Arnold write books and articles about old manuscripts. This way these manuscripts become more accessible. He usually works from behind his desk. In summer he works under an olive tree in Greece.
Arnold doesn’t need his ears to work. He does most of his work alone, and he communicates mostly via email. Which is fortunate, because he’s turning deaf.
He did the same work he does today long before personal computers existed. He used quite a lot of paper, and ink for his typewriter. And he had all kinds of paper archives. And envelopes for his letters to his colleagues. Now he uses a computer.
Arnold doesn’t need his mouth to smile. He smiles with his eyes. And he needs his eyes for working. For using his lexicons, for using his computer, for everything, really.
Arnold doesn’t use his feet for his actual work.
Arnold need his hands for making his books and his articles. He types them. And he needs them to use his (paper) lexicons, and and to search for things in other books.
Arnold makes good use of his head. He thinks with it quite a lot. He talks with it, he listens with it (with the help of a hearing aid), he looks with it, he smiles with it.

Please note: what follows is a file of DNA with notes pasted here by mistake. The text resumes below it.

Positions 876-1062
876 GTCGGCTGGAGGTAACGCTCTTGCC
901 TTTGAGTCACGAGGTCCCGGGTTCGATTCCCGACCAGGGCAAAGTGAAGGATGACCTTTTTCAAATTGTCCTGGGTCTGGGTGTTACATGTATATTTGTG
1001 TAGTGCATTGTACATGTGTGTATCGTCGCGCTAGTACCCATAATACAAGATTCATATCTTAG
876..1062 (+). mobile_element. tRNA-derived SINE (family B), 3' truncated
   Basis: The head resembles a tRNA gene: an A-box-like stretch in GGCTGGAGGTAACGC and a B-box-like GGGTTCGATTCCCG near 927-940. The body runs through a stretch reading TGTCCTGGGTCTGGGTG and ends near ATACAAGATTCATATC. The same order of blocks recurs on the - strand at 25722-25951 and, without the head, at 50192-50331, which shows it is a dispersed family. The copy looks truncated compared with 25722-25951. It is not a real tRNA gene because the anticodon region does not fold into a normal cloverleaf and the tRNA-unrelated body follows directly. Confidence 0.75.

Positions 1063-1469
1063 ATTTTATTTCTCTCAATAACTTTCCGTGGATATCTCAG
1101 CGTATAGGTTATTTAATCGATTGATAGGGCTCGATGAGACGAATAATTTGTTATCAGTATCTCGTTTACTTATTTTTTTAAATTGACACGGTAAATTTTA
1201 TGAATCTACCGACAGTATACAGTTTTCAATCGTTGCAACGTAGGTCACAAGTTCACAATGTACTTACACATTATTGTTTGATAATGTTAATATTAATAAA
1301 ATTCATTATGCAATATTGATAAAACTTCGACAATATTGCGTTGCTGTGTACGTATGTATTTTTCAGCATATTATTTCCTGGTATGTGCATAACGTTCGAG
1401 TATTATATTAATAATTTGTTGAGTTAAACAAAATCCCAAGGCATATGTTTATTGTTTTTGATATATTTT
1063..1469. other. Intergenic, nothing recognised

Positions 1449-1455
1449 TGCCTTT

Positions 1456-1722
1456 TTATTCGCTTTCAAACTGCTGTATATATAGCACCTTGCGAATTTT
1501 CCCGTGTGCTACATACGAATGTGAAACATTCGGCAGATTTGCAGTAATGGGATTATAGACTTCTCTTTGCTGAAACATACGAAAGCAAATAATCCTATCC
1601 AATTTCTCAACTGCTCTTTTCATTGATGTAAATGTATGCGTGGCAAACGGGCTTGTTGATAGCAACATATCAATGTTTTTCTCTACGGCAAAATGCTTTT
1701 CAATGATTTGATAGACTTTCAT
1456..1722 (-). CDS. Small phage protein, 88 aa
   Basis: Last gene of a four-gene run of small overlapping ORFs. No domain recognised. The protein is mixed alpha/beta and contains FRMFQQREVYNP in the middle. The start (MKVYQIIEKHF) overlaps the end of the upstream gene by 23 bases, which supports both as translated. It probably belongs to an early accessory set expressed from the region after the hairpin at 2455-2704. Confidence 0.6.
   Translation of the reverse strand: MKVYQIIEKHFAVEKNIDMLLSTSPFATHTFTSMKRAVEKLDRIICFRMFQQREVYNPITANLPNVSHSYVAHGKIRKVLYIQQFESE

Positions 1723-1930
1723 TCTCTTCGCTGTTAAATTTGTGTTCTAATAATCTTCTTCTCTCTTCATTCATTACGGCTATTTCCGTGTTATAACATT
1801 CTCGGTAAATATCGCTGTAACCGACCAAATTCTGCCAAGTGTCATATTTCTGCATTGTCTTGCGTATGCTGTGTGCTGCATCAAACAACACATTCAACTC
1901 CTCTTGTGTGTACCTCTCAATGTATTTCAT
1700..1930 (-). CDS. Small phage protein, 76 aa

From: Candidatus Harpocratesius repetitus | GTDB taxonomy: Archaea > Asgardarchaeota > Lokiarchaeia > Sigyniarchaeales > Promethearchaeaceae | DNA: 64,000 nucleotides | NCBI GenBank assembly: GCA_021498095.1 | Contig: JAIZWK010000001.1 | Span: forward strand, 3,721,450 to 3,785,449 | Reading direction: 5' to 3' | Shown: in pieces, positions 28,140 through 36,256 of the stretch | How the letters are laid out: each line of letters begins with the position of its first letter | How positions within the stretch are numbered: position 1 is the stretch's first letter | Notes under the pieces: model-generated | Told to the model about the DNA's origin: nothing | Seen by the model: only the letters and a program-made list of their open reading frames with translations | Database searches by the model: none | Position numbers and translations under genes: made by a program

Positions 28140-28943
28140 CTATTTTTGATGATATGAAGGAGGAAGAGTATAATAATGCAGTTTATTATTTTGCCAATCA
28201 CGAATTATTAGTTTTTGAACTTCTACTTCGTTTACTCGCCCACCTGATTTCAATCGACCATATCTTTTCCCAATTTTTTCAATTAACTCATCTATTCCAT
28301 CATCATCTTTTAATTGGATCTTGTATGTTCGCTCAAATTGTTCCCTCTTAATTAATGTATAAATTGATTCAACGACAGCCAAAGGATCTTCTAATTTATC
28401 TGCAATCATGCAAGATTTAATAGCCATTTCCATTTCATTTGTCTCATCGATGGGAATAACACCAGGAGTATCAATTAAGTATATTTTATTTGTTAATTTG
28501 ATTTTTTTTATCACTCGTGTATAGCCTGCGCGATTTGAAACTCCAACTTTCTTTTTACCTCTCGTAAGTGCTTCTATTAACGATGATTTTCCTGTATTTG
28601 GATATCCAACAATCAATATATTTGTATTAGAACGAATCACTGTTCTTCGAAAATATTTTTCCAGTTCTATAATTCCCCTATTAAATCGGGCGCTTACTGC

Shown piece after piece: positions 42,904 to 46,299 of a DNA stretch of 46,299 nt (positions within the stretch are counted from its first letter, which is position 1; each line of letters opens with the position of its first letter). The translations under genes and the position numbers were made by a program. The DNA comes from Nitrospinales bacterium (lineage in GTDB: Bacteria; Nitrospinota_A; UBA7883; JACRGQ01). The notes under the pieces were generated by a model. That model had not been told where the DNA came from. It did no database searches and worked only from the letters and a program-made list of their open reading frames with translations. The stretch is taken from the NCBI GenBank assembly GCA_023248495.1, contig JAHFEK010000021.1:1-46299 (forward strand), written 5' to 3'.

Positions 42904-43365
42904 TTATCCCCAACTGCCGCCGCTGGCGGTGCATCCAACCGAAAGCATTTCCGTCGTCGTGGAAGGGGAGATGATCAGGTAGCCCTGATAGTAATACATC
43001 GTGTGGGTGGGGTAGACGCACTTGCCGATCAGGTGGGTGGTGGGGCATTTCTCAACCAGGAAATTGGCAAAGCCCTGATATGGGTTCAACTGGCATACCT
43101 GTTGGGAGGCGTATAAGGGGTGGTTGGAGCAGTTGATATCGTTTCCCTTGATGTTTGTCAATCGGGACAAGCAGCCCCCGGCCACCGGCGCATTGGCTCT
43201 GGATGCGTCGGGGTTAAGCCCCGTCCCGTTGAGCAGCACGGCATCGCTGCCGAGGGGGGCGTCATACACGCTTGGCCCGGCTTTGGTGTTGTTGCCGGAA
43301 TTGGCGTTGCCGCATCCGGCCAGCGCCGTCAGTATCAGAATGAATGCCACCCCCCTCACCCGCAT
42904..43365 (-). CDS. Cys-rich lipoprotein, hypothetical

This is where Arnold works when he’s not spending the summer in Greece. A flashing phone (he doesn’t hear it ringing), books, paper for notes, some pens and always an orange.
These old fashioned paper lexicons are Arnold’s tools. These are the lexicons to his left. He has another row of these on the right.
These manuscripts are inaccessible. By publishing them with current letters, and by adding a commentary to them more people can read them. Is that the only reason why? Probably not. He absolutely loves his work, and the manuscripts he works with. It’s much more than just a service to humanity.